Following a major demonstration on September 4, more school teachers in South Korea rallied on Saturday in front of the National Assembly in Seoul, calling for legal protections against bullying from overbearing parents.
Triggered by the suicide a 23-year-old primary school teacher, who was allegedly under pressure from abusive parents, school teachers and educators have been protesting and going on strikes in various cities across South Korea. Protestors allege that the law in its current form makes it easy for parents to accuse teachers of mistreating their child, which may cause a teacher to immediately lose their job. According to Korean authorities, around 20 public school teachers have committed suicide over the past 5 years.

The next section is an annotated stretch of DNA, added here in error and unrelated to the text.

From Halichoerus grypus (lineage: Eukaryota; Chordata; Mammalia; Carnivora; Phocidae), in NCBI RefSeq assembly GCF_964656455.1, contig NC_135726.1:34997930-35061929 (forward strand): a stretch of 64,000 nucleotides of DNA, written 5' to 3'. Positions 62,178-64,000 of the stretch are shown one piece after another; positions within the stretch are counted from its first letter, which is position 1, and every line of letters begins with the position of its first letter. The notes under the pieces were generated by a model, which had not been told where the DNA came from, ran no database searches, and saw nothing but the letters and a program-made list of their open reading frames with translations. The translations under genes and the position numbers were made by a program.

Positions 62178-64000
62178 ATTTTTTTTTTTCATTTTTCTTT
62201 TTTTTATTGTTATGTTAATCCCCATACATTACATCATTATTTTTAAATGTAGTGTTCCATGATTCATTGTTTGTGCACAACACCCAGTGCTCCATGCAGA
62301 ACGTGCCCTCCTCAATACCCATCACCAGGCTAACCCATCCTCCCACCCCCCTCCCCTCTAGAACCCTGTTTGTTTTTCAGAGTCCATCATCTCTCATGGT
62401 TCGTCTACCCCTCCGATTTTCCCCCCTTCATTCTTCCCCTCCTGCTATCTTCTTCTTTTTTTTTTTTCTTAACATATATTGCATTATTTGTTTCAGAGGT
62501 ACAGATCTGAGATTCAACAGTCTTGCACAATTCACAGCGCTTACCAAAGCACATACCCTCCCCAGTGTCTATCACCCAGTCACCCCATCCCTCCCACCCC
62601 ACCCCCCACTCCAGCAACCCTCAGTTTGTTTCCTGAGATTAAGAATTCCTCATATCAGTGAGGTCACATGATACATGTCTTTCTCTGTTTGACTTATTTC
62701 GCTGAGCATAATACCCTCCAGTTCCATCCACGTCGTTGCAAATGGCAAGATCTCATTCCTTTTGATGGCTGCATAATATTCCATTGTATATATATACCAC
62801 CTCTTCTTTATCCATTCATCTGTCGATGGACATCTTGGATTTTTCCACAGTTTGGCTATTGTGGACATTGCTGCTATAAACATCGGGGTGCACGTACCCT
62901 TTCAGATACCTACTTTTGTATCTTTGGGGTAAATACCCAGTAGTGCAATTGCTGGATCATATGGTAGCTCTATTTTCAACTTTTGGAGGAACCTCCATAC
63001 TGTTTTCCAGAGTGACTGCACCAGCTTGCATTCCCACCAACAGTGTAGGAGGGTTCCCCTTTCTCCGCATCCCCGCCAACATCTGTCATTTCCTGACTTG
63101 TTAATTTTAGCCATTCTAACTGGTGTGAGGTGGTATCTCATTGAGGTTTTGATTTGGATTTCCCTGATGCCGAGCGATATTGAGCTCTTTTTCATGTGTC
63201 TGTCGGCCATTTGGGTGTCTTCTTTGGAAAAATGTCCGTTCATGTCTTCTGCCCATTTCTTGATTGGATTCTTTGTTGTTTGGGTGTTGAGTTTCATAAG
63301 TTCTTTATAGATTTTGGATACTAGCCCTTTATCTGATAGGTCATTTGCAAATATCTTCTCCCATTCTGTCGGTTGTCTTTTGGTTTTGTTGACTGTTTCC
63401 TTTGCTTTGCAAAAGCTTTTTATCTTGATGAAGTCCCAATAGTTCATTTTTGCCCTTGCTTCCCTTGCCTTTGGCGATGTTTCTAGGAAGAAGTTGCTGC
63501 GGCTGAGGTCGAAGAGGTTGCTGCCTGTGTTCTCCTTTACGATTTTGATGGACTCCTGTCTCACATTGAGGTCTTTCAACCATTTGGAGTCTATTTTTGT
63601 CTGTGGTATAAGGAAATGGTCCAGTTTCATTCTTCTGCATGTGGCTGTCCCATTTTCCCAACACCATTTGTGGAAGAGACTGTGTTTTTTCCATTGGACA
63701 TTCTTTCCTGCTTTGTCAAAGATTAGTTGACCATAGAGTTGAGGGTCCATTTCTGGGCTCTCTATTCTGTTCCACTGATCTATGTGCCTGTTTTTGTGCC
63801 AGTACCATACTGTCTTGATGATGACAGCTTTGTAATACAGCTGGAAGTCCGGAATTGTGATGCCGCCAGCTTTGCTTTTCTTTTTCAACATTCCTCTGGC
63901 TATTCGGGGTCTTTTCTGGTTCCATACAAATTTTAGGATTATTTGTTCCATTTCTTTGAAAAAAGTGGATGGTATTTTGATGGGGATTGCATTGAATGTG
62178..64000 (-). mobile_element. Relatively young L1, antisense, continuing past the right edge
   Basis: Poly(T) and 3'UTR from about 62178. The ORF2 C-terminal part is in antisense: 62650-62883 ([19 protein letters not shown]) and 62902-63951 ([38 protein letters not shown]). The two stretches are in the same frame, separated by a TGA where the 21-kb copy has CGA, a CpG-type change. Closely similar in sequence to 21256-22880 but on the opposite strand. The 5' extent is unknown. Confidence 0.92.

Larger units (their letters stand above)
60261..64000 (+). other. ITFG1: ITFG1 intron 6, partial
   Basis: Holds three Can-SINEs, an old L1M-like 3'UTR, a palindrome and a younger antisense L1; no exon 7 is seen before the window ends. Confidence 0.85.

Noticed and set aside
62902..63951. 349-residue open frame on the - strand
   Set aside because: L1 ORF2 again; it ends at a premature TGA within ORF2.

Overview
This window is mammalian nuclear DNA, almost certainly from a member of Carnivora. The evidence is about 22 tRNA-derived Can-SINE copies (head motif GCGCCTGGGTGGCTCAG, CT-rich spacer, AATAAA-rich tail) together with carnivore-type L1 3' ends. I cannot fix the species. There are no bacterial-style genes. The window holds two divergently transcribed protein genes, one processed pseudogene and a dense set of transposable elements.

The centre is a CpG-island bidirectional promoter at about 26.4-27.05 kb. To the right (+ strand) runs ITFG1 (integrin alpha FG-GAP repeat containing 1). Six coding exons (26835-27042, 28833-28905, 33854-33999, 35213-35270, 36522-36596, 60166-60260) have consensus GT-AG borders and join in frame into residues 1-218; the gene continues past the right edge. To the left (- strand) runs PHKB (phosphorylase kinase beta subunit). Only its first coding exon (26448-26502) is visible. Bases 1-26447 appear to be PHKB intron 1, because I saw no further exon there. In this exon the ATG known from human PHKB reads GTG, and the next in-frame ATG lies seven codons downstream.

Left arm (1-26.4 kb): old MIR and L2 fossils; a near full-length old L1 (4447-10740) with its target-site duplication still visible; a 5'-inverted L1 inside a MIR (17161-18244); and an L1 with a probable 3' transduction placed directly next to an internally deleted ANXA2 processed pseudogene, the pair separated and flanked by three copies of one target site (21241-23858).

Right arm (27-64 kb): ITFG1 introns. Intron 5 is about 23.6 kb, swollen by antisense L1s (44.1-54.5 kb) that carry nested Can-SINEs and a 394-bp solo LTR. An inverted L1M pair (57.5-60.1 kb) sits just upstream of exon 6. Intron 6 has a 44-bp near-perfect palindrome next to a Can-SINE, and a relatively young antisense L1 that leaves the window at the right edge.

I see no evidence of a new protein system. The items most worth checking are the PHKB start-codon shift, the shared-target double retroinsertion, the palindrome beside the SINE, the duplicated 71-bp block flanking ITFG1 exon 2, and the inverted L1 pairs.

The issue has caught the attention of South Korean lawmakers. On September 8, the Ministry of Education and Ministry of Health and Welfare of South Korea established a joint “Task Force” to enhance teachers’ mental health and wellbeing, providing for for mental health assessments, emotional support and psychological treatment. Furthermore, the Ministry of Education announced on Friday that the “Four Laws on Protecting Teacher Rights” had been passed at the general meeting of the National Assembly Education Committee. Next, the bills will go to the legislation and judiciary committee, and then get voted at the plenary session of the National Assembly.
Minister of Health and Welfare Jo Gyu-hong commented that he was “deeply saddened by the unfortunate choices made by teachers in recent times,” and that to prevent such incidents from happening, “we will consider additional measures, taking into account foreign examples, in order to support the mental health of teachers in the government’s upcoming mental health innovation plan.”